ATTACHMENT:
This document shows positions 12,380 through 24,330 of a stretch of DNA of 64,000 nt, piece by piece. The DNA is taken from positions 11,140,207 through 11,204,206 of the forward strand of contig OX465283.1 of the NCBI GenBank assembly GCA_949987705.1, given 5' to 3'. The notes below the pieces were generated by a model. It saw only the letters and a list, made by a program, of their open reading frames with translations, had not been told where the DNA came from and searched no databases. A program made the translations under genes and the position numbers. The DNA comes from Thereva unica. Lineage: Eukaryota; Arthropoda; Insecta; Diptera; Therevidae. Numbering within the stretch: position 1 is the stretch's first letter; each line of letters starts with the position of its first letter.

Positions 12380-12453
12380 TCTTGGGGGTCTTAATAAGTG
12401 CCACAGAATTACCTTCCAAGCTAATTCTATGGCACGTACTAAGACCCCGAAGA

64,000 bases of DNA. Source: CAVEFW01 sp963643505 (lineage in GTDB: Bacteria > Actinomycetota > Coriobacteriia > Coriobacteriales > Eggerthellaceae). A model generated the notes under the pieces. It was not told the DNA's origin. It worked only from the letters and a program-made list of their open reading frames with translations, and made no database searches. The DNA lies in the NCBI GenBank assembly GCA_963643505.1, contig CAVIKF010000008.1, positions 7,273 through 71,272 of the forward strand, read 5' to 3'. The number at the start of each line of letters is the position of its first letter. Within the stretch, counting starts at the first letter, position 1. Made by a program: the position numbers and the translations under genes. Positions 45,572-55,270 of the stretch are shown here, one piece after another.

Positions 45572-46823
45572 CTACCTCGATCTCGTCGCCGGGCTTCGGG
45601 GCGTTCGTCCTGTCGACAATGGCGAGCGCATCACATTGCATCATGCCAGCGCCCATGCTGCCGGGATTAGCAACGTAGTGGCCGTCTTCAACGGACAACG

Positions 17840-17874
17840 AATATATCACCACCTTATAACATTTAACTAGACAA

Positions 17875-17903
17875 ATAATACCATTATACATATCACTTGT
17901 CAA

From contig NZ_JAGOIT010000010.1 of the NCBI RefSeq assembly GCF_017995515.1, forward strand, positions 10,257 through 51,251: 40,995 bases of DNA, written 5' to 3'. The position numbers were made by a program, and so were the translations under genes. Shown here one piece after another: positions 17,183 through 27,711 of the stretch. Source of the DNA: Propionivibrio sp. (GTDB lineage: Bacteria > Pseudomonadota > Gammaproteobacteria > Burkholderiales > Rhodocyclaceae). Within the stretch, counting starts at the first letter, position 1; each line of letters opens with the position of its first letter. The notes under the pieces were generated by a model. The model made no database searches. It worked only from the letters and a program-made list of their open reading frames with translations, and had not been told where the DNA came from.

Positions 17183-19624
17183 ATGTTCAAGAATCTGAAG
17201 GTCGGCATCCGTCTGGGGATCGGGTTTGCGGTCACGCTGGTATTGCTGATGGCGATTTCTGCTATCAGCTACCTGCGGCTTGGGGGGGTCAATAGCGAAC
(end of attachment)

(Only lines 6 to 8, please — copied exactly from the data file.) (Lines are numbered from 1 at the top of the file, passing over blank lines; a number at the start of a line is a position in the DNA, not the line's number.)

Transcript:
Positions 45572-46823
45572 CTACCTCGATCTCGTCGCCGGGCTTCGGG
45601 GCGTTCGTCCTGTCGACAATGGCGAGCGCATCACATTGCATCATGCCAGCGCCCATGCTGCCGGGATTAGCAACGTAGTGGCCGTCTTCAACGGACAACG